The output 4400 of the input buffer 4320 and the output 440DQx for each input buffer 432DQx may be provided as inputs to a multiplexer 430. The multiplexer 430 may be in communication with, and controlled responsive to a control signal from, the calibration logic 126. The calibration logic 126 may be in communication with, and provide a control signal to, calibration circuitry 4340 for the input buffer 4320 and the calibration circuitry 434DQx for each input buffer 432DQx. The control signals from the calibration logic 126 may each represent one or more discrete signals. The calibration circuitry 434 (e.g., 4340 and 434DQx) are depicted conceptually as variable current sources whose configuration will be more fully developed with reference to FIGS. 5A-5E. The calibration circuitry 434 for an input buffer 432 (e.g., 4320 or 432DQx) may be configured to adjust the offset of its input buffer 432. For example, it may restrict current flow in one or both legs of its input buffer 432, source current to one or both legs of its input buffer 432, and/or sink current from one or both legs of its input buffer 432, beyond what regulation might be provided by the voltage levels of the inputs of its input buffer 432.

FIG. 4B is a block schematic of a portion of an integrated circuit device 400B (e.g., a memory device) without ODT in accordance with another embodiment. The integrated circuit device 400B may include the same structure described with reference to 400A for like-numbered elements, but without ODT devices 444 (e.g., ODT device 4440 and ODT device 444DQx). The integrated circuit device 400B may further includes a switch 4620 connected between the inputs 4360 and 4380 of the input buffer 4320 and responsive to a control signal received from a control signal node 4640. The switch 4620 is depicted in FIG. 4B as an nFET, but could include other means of selectively shorting the inputs 4360 and 4380 of the input buffer 4320. The integrated circuit device 400B may further includes a switch 462DQx connected between the inputs 436DQx and 438DQx of the input buffer 432DQx and responsive to a control signal received from a control signal node 464DQx. The switch 462DQx is depicted in FIG. 4B as an nFET, but could include other means of selectively shorting the inputs 436DQx and 438DQx of the input buffer 432DQx. The integrated circuit device 400B may further includes a switch 463DQx connected between the voltage node 460 and the input 436DQx of the input buffer 432DQx. The switch 463DQx is depicted in FIG. 4B as a pFET, but could include other means of selectively isolating the input 4360 of the input buffer 4320 from the voltage node 460, e.g., during calibration of buffer offset. In addition, although depicted to be responsive to the control signal received from the control signal node 464DQx, the switch 463DQx might alternatively be responsive to a separate control signal. Furthermore, such means to selectively connect (e.g., short) the two inputs 436 and 438 of an input buffer 432, and/or to selectively isolate the input 436 from the voltage node 460 could be utilized in an embodiment of the type depicted if FIG. 4A utilizing ODT. For example, the switch 462DQx of FIG. 4B could be connected between the inputs 436DQx and 438DQx of FIG. 4A, with the connection to the input 438DQx occurring between the input buffer 432DQx and the ODT device 444DQx.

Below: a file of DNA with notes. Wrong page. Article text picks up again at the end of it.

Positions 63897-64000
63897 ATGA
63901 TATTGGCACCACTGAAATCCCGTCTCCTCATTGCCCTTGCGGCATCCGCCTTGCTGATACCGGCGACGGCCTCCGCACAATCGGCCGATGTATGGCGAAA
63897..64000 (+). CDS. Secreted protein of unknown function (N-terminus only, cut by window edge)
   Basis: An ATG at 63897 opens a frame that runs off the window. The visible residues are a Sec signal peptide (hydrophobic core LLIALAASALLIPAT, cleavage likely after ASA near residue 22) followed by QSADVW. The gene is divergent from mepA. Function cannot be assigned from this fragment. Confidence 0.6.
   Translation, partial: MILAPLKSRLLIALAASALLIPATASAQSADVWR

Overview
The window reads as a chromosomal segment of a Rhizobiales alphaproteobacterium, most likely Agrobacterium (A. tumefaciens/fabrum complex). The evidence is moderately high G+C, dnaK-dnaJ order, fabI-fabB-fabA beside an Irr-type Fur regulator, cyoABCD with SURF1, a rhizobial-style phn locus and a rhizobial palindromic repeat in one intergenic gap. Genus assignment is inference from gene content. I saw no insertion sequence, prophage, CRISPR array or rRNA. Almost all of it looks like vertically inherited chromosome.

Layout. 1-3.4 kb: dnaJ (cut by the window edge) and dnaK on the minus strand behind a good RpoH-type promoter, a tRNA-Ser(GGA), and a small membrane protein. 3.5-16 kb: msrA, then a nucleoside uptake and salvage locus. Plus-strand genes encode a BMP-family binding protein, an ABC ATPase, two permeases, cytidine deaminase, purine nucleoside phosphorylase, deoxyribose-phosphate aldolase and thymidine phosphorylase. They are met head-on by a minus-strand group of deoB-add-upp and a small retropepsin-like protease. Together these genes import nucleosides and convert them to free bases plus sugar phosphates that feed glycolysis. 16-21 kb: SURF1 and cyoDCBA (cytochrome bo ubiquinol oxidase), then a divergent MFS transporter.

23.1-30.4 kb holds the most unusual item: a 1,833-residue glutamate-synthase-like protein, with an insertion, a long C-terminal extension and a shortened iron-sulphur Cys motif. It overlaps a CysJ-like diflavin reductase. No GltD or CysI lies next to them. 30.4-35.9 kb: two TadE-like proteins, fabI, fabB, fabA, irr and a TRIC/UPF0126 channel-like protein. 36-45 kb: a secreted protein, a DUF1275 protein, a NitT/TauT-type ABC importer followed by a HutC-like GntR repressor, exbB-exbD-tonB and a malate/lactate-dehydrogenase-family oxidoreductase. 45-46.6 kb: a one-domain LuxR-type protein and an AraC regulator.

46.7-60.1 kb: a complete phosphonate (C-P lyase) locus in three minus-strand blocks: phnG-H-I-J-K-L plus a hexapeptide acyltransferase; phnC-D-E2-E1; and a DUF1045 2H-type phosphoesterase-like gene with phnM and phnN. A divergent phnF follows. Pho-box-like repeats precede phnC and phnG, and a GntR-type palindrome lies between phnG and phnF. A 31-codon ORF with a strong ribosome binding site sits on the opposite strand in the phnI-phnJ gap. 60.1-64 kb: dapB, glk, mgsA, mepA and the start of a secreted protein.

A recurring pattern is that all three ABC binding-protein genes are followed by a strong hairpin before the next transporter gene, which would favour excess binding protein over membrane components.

FIG. 4C is a block schematic of a portion of an integrated circuit device 400C in accordance with a further embodiment. While the integrated circuit device 400C may include structure such as described with reference to FIGS. 4A-4B, the integrated circuit device 400C depicts an output buffer 432′. The output buffer 432′ may have an output 440′ configured to connect to a conductive node 454′ (or other electrical connection for an external device) through ODT device 444′. The ODT device 444′ may have a configuration similar to (e.g., the same as) the ODT device 4440 of FIG. 4A although resistance values of the pull-up resistance 448 and the pull-down resistance 450 may be different, either by design (e.g., as a result of ZQ calibration) or as a result variability in fabrication. Although the integrated circuit device 400C is depicted to include the ODT device 444′ between the output buffer 432′ and the conductive node 454′, this could be eliminated.

The output buffer 432′ may have a first input 436′ and a second input 438′. The inputs 436′ and 438′ may be configured to receive complementary signals, similar to the input buffer 4320 of FIG. 4A, or the input 436′ may be configured to receive a first signal, such as a data signal from the cache register 118, for example, and the input 438′ may be configured to receive a reference voltage, such as Vrefq similar to the input buffer 432DQx of FIG. 4A. The conductive node 454′ might represent a physical contact for transmitting a signal to the I/O bus 134 of FIG. 1, for example. As a particular example, the conductive node 454′ might be configured to transmit a data (DQ) signal, e.g., a signal representative of a digit of data, and may be a same conductive node as conductive node 454DQx, for example. In such an example, there may be an output buffer 432′ corresponding to each input buffer 432DQx.